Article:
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Put a stop to the bedtime run around

Updated on August 3, 2010

 We've all been there. It's time to tuck your little one down for the night when it happens.

The seemingly endless list of excuses children use to stay out of bed:

  • I'm thirsty
  • I have to go potty
  • I need a bedtime snack
  • Just one more story
  • I'm not tired
  • Can't I play just a little bit longer?

There are those children who will get up out of bed so many times a parent loses count. Once they think you aren't looking; out of bed they pop to do whatever it is they feel is more important than sleeping.

The constant demands or relentless requests, the defiant sneaking out of bed... what is a parent to do?

Here are some solutions to help ease that troubled time of the day which may just bring you a little extra peace and much needed rest:

  1. Have a set bedtime and stick to it.  Children need the consistency and stability it provides.
  2. Have a bedtime routine. Write down the list of events in order for bedtime and post them up.  (Use pictures for younger children)  This visual aid helps children get into the habit of taking care of everything that needs to be done before tuck in time.  Items on the list can include things like: take a bath, put on your pajamas, brush your teeth, go potty, get your bedtime drink.
  3. Remember that actions speak louder than words.  When your child gets out of bed, just take their hand and bring him/her back to bed.  Repeat this as many times as you need to until your child stays in bed.  Don't get angry, yell, or respond to questions or requests. Silence is the key on this one.  Once you've said "good night" stop talking.  For children who sneak out of bed a lot - it is important that you stay near their bedroom door.  Face away from them, only responding when you hear him/her get out of bed and only to put them back.  This method can take anywhere from 3 nights to a week to see results.  Be firm and patient, you will see a change in bedtime behavior.
  4. Stay away from candies, sugar, and caffeine 4 or 5 hours leading up to bedtime.  Adding these to your child's evening will create a more difficult transition into winding down for rest in your child.  Give your child a greater chance of success by eliminating these from evening consumption.
  5. Avoid watching scary or action packed movies, TV programs, or video games in the later evening.  These forms of entertainment will stimulate your child's mind rather than calm it. While the child may be sitting still, their brain is being put into "high gear".  Instead try to institute things such as classical music and/or quite reading time.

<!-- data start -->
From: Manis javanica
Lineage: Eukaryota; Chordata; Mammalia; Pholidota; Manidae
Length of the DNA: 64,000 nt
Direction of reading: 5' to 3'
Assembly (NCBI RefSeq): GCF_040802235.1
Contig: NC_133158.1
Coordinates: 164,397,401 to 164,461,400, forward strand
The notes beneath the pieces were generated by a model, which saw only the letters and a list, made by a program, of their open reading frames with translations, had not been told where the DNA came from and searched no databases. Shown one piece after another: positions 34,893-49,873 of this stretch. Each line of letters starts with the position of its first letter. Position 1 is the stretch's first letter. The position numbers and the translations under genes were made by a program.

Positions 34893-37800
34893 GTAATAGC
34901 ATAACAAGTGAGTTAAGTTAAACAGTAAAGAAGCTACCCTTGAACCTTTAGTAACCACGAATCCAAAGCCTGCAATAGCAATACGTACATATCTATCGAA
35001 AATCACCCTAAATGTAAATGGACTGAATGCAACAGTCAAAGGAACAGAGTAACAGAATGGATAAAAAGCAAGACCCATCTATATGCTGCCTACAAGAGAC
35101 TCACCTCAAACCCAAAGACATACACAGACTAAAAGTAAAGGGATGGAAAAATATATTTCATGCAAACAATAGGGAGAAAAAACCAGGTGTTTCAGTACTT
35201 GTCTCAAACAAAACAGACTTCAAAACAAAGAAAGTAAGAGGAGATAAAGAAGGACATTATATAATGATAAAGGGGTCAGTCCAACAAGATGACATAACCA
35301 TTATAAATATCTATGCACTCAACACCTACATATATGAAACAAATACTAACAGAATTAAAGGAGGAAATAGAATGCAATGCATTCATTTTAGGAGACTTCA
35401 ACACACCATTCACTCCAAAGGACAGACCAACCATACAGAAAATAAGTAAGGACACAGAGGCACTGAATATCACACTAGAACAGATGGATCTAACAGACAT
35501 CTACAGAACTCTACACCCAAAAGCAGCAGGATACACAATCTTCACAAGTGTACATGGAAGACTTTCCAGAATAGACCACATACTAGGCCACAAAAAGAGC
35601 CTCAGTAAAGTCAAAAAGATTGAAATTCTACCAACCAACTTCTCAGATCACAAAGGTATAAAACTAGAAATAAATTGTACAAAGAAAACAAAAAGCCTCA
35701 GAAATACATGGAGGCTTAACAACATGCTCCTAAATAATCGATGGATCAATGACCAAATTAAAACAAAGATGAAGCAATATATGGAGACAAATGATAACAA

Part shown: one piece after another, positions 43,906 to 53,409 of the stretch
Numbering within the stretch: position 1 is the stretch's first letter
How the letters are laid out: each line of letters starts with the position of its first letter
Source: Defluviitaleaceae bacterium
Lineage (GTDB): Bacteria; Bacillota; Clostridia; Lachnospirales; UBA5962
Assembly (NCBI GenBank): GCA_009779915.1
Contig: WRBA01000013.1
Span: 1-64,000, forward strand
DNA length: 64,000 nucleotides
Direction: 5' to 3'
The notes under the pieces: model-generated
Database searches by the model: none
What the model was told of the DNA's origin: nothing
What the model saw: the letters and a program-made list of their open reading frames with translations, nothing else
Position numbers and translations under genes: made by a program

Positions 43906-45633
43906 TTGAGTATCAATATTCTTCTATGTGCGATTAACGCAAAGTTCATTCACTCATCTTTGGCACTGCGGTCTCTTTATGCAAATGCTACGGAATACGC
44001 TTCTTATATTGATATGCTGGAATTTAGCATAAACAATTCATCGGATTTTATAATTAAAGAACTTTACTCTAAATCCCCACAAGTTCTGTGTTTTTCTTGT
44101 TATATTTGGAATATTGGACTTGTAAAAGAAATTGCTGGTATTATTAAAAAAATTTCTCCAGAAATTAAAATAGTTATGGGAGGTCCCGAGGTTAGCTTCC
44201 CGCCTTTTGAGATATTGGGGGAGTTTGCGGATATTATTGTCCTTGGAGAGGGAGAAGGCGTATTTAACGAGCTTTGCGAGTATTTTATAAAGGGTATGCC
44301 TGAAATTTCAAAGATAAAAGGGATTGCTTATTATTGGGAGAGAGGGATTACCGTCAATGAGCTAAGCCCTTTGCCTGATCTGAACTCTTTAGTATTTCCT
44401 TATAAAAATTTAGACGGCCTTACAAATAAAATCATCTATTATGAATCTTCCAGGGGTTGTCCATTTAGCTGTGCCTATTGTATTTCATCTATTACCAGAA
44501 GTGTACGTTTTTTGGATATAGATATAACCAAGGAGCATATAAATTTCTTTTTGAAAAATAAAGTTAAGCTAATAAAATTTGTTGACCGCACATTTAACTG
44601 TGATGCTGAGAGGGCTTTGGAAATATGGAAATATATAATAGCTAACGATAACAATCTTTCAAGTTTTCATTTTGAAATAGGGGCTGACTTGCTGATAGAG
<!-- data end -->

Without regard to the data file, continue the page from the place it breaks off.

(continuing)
6. Use dim and natural lighting leading up to bedtime.  During the time of year when the days are longer put up curtains to help dim the room.  Too much light can affect the production of melatonin, which aids in sleep and growth during the night.  By cutting down on the amount of light illuminating your home and your child's room, you will be assisting his/her brain in the preparation for sleep.

 Be patient, be calm, and be consistent.  In no time you'll have the kind of smooth evening you've always wanted for your family. Sweet dreams and happy tuck ins!


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    • Mom Kat profile imageAUTHOR

      Mom Kat 

      7 years ago from USA

      Thank you. That is one of my "middle" children.

    • kaltopsyd profile image


      7 years ago from Trinidad originally, but now in the USA

      When I put my godsisters to bed they don't do the typical requests and sneaking out of bed. Instead, they talk their heads off once I leave the room. I can stay in the living room and yell for them to be quiet a million times and they'll just keep chatting.

      I finally learned that putting them to bed in separate rooms is beneficial. haha. They're 4 and 6 years old. Bedtime used to be so much easier when they were babies.

      Great Tips and what an adorable picture!


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